ULA’s Atlas V rocket is a workhorse for the U.S. military, intelligence community and scientific researchers. Developed as a modular vehicle, each Atlas V is tailored to the needs of its passenger by adding as many as five side-mounted solid rocket boosters for increased lift performance and a variety of available payload fairings in various diameters and lengths to protect satellites during atmospheric ascent. The high-energy Centaur upper stage, which has been used to send spacecraft to every planet in our solar system, is incorporated into Atlas V to deliver the payloads to their intended destinations.
A United Launch Alliance (ULA) Atlas V 421 rocket will launch
the fifth Space Based Infrared System Geosynchronous Earth Orbit (SBIRS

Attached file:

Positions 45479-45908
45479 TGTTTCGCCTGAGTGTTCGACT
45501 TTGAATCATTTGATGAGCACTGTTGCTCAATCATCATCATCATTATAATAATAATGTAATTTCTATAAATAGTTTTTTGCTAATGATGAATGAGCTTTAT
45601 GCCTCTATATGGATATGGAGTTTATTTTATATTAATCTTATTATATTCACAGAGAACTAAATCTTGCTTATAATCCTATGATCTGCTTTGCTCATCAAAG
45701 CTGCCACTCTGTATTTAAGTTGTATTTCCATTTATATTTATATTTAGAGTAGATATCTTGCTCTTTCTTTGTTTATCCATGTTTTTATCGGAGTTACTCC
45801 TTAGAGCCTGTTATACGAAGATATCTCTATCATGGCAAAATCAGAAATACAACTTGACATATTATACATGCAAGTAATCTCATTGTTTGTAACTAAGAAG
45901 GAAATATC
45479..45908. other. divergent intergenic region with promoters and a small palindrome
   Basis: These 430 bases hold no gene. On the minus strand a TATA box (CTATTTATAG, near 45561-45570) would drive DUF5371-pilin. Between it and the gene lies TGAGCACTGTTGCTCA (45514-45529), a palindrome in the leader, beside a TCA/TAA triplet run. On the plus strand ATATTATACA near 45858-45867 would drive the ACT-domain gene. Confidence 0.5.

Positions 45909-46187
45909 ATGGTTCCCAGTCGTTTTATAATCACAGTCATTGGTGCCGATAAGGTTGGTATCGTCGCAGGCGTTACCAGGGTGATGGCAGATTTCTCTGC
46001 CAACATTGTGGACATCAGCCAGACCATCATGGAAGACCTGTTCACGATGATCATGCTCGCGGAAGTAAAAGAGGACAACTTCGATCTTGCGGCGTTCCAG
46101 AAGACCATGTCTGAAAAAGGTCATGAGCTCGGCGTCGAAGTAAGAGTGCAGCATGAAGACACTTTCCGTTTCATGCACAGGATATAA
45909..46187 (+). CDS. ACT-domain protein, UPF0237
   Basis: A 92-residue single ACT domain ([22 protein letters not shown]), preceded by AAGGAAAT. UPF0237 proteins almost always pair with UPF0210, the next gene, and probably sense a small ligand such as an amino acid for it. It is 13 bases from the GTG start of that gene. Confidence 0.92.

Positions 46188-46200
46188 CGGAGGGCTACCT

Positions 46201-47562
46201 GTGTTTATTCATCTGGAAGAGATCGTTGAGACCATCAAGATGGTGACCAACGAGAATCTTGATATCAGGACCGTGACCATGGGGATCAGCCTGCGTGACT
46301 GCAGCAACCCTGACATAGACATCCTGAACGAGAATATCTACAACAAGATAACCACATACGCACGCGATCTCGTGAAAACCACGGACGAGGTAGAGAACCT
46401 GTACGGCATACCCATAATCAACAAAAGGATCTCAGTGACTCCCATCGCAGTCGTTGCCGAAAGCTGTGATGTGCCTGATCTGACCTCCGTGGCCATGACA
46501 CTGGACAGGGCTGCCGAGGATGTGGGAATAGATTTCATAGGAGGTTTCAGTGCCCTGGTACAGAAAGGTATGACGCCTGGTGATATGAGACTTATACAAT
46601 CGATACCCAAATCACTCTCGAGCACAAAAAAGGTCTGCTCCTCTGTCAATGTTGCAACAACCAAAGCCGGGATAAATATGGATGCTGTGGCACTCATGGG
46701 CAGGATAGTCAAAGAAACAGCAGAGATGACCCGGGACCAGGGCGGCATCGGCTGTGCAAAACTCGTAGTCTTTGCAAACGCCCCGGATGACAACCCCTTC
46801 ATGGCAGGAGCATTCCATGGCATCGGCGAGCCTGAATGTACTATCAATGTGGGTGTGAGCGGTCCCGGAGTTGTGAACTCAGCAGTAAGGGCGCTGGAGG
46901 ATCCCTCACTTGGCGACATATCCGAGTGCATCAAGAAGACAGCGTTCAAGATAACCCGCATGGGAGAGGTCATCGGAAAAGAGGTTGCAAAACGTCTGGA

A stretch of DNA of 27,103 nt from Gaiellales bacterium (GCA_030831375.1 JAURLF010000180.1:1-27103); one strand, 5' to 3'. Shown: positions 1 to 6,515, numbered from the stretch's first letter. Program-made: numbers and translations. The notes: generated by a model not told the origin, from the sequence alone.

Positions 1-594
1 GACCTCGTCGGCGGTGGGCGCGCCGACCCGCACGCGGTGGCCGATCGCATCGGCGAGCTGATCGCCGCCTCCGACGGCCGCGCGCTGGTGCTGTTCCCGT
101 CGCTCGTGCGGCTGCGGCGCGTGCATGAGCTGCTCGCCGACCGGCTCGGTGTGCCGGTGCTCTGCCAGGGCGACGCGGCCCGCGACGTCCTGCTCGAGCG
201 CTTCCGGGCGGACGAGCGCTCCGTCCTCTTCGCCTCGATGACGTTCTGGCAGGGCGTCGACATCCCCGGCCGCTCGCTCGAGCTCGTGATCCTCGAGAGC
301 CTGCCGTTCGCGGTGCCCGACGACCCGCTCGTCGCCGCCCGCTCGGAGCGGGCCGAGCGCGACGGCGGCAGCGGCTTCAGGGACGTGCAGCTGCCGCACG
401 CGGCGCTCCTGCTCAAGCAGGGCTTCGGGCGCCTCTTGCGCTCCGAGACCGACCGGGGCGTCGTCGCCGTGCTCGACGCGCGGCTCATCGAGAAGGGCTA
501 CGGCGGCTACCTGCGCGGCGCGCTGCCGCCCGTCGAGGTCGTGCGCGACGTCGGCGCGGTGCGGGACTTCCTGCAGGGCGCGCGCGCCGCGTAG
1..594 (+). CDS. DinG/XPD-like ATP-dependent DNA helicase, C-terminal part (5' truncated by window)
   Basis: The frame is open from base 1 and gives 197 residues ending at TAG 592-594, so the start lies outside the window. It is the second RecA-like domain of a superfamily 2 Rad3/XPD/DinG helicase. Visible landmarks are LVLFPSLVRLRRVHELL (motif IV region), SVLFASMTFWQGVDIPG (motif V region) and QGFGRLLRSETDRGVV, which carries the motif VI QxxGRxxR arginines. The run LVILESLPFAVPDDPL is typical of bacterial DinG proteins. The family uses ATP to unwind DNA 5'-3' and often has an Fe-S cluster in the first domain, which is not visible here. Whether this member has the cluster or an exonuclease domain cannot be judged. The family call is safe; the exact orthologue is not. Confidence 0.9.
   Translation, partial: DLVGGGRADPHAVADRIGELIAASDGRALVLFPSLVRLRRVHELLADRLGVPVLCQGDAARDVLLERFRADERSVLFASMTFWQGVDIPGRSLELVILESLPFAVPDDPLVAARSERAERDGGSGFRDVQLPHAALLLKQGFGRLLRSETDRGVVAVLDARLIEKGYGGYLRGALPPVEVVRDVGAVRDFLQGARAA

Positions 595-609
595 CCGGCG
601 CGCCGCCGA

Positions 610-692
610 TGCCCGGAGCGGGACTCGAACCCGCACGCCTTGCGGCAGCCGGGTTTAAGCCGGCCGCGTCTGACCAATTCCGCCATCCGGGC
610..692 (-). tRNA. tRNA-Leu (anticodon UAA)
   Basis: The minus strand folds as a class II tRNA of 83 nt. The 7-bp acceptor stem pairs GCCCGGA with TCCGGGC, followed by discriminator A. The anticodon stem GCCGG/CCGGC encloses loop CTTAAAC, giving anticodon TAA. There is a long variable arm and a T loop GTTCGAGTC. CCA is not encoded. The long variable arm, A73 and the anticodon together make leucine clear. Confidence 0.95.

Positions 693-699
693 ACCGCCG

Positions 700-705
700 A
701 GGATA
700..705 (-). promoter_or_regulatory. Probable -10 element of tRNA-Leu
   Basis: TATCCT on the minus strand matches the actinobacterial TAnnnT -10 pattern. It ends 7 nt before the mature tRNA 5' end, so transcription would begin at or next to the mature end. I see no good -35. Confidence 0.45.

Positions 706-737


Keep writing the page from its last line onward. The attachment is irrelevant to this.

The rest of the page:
GEO Flight 5) missile detection and early warning satellite for the U.S. Space
Force Space and Missile Systems Center. Liftoff will occur from Space
Launch Complex-41 at Cape Canaveral Space Force Station, Florida.
Space Launch Complex 41
Space Launch Complex 41, the East Coast home of the Atlas V rocket at Cape Canaveral Air Force Station in Florida, employs a “clean pad” concept of operations to ready launch vehicles and payloads for ascent into space. The rocket elements are assembled atop a Mobile Launch Platform inside the Vertical Integration Facility (VIF) located adjacent to the launch pad. The platform and fully stacked Atlas V then travels by rail approximately 1,800 feet northward from the VIF to the pad for the final countdown, fueling and liftoff. Complex 41 was constructed by the U.S. Air Force in the 1960s for the Titan rocket program. The site was rejuvenated in support of the Atlas V starting in the late 1990s.